Equipment for photographing DNA gels stained with ethidium bromide (or other fluorescent dyes), doesn’t have to cost thousands of dollars. These days, great pictures can be obtained with a standard digital camera and an orange filter. Here’s how.
You will need:
A digital camera
A Cokin orange filter 002A or similar (This does not have to fit onto the camera, a square filter will do.)
A polystyrene ice bucket with a thick (3-5cm bottom)
A UV transilluminator
To build it:
Cut a hole in the bottom of the box that is big enough for the camera lens to fit into.
Tape the filter over the hole, inside the box.
Set the camera flash to off and the mode to black & white.
Push the camera’s lens tube into the hole (or place the camera lens over the hole if there is no lens tube). Depending on the shape of your camera, you may have to modify the box to ensure that the camera is pointing straight into the hole.
Place your DNA gel onto the transilluminator and put the box over the gel.
Turn the transilluminator and the camera on. You should now be able to see the stained DNA on the gel in the viewfinder of the camera.
To get a quality picture and good detection limits you will have to play around with the ISO, shutter speed and aperture. This will be specific to your camera, but the setting ISO 200, Shutter speed 1/3, Aperture 8.0 worked for me so may be a useful starting point for you.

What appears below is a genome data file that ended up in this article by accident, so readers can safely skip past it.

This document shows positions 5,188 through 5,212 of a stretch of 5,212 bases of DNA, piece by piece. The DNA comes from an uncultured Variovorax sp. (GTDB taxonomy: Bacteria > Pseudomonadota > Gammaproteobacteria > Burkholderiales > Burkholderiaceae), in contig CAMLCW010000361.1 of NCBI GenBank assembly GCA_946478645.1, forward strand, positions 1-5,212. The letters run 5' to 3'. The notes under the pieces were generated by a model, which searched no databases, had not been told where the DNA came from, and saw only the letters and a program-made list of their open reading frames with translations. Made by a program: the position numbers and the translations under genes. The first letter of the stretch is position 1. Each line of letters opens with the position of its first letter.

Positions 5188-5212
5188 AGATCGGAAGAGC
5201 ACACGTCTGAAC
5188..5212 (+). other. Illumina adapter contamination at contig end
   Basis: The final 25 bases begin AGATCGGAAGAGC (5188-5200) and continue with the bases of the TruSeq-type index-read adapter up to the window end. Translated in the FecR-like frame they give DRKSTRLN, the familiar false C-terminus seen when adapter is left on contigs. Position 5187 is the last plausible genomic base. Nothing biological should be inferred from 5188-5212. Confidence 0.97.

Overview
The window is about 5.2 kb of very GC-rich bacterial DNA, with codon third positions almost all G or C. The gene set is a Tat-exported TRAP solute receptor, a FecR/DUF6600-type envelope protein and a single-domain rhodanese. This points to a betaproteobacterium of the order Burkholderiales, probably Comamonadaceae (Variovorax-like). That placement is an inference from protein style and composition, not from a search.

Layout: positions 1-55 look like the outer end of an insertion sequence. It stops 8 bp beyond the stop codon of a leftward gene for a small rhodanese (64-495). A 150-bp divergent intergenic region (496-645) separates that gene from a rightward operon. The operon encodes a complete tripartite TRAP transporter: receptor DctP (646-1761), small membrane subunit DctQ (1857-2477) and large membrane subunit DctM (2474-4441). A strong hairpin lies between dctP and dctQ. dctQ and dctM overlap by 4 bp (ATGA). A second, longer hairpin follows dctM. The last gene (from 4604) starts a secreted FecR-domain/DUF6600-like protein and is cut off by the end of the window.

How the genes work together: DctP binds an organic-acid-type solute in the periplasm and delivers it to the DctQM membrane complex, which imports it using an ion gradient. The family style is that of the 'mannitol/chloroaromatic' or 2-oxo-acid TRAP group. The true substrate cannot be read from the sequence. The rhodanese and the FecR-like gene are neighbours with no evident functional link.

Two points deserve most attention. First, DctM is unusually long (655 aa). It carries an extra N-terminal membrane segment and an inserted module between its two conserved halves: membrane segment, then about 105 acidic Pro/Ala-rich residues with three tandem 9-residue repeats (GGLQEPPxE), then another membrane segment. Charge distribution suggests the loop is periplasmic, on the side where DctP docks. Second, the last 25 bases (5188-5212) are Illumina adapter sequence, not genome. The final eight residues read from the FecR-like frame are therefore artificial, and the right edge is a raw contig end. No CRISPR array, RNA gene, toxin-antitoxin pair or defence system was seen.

Update: Here’s a schematic diagram that shows how the whole thing should fit together. Let me know if you have any comments or questions.
My PhD is rapidly becoming a distant memory. Before nostalgia completely obscures my recollections of this chapter of my career, I thought I’d jot down some pointers for prospective and current PhD students. These are mainly based on things I wish I had done during my PhD, or mistakes I have seen others make. I […]
It’s great to have you in the Bitesize Bio family! We’ve sent you an email to confirm your registration. Please click on the link in the email or paste it into your browser to finalize your registration.
For more information on how to use Bitesize Bio, take a look at the following image (click it, for a larger version)
An error occured while registering you, please reload the page and try again